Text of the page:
With regard to terminologies for HF trajectory, the guidelines emphasized the use of persistent HF as opposed to stable HF, as the term stable creates inertia, while persistent HF requires optimization, Bozkurt added. The phrase HF in remission is also preferred over HF in recovery as the majority of patients who withdraw from therapy will relapse.

    Among the updates included are a redefinition of HF stages to emphasize prevention and the addition of sodiumglucose co-transporter 2 inhibitors for the treatment of symptomatic HF.

    This latter inclusion comes off the heels of an FDA approval for empagliflozin, for a broader range of patients with HF, including those with preserved ejection fraction a condition with a poor prognosis and very limited treatment options.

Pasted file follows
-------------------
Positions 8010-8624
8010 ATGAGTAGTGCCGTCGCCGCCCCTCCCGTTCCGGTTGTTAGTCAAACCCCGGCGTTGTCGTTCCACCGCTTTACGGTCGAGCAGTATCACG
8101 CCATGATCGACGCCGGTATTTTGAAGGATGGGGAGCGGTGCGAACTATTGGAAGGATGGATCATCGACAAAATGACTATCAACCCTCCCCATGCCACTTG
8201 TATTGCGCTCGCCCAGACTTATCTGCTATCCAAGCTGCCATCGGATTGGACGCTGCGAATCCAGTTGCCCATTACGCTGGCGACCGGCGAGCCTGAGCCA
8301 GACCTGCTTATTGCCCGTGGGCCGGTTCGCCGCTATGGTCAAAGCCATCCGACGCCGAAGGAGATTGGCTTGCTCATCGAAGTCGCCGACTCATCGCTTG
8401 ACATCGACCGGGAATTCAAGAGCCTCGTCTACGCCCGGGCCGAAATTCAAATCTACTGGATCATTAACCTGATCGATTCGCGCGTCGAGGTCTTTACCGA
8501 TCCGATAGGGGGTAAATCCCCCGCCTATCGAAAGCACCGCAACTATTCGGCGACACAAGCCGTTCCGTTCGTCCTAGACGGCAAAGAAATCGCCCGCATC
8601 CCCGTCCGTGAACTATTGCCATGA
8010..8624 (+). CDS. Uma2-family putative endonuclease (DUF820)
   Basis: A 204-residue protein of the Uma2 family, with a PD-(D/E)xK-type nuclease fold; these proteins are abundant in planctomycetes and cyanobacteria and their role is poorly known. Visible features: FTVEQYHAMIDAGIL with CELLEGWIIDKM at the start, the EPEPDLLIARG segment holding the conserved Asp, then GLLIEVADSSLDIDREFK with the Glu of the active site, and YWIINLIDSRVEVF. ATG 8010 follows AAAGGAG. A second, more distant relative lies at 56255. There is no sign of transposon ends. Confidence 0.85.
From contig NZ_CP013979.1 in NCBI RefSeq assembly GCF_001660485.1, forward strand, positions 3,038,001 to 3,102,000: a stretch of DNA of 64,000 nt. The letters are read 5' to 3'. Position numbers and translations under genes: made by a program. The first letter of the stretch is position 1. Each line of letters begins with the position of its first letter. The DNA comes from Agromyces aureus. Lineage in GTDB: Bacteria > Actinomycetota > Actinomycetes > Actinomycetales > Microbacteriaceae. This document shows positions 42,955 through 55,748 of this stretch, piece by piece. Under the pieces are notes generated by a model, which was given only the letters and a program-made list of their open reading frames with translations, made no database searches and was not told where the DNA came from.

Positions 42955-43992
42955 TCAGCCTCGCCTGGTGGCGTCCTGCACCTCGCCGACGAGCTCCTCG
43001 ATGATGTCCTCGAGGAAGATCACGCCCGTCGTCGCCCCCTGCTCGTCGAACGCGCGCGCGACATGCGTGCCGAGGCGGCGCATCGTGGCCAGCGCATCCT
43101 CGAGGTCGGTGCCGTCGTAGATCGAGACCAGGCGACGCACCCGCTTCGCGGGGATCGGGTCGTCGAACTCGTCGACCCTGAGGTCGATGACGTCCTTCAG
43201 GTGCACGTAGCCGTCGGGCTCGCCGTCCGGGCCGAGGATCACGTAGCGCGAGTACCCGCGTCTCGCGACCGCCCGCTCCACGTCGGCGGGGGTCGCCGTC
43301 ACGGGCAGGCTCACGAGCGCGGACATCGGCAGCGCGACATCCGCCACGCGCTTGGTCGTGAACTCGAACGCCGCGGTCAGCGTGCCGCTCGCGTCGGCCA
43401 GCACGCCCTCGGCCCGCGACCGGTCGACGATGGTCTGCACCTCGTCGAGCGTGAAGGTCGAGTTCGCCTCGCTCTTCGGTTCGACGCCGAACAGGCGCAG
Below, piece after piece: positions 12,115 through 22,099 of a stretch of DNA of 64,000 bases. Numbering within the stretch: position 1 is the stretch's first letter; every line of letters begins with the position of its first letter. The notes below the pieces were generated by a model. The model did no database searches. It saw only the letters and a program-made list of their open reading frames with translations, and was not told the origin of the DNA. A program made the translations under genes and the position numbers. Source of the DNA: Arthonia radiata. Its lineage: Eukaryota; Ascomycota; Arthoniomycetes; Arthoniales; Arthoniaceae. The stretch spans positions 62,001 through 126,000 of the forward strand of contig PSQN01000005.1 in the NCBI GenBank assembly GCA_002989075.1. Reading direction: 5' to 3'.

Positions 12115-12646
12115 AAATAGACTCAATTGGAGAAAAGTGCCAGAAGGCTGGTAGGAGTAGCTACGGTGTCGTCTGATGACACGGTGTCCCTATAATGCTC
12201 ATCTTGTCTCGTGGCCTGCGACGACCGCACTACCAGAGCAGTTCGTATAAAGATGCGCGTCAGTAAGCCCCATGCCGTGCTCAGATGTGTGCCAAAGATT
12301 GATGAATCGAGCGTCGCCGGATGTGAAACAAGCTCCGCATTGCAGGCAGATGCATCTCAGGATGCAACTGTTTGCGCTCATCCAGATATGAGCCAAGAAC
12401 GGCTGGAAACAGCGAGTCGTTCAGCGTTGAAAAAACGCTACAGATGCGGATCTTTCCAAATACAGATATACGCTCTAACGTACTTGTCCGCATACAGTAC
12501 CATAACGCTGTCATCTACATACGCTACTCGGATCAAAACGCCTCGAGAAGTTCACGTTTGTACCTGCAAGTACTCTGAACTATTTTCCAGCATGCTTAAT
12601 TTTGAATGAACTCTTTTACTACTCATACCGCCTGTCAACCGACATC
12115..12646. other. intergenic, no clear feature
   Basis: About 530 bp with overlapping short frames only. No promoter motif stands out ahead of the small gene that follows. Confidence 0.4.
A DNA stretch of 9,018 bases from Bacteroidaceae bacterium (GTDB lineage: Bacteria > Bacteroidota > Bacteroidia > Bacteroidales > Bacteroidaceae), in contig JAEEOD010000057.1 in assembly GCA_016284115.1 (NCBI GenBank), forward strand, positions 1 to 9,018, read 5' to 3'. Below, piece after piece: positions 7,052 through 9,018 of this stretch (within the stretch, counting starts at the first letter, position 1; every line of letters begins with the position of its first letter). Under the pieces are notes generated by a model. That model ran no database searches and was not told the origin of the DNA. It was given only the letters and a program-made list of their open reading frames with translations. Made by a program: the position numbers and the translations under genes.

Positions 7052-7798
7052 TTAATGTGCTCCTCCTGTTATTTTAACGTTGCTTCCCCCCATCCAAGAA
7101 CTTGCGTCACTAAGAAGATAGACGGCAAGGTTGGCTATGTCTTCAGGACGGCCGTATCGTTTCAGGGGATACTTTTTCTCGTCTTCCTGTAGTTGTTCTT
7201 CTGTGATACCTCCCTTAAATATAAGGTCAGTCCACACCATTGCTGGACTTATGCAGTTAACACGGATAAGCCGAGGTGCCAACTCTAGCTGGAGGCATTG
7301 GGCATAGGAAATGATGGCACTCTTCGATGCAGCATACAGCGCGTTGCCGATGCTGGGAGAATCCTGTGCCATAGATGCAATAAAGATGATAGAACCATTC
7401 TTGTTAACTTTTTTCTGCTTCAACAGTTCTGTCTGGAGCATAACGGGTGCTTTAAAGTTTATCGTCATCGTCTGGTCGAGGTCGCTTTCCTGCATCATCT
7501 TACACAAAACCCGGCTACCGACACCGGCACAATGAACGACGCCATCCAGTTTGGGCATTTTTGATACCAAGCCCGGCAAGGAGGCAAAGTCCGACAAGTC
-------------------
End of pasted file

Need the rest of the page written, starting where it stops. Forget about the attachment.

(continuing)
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    Heart Failure Society Of America Recommendations For Genetic Evaluation Of Cardiomyopathy

    Note the following :

    • For all patients with cardiomyopathy, obtain a detailed family history for at least 3 generations
    • Carefully assess the patient’s medical history as well as that of asymptomatic first-degree relatives, with special focus on heart failure symptoms, arrhythmias, presyncope, and syncope.
    • Screen asymptomatic first-degree relatives for cardiomyopathy
    • Screen for cardiomyopathy at intervals in asymptomatic at-risk relatives who are known to carry the disease-causing mutation 00174-0/fulltext#sec18.1″ rel=”nofollow”> HFSA Guideline Approach to Medical Evidence for Genetic Evaluation of Cardiomyopathy )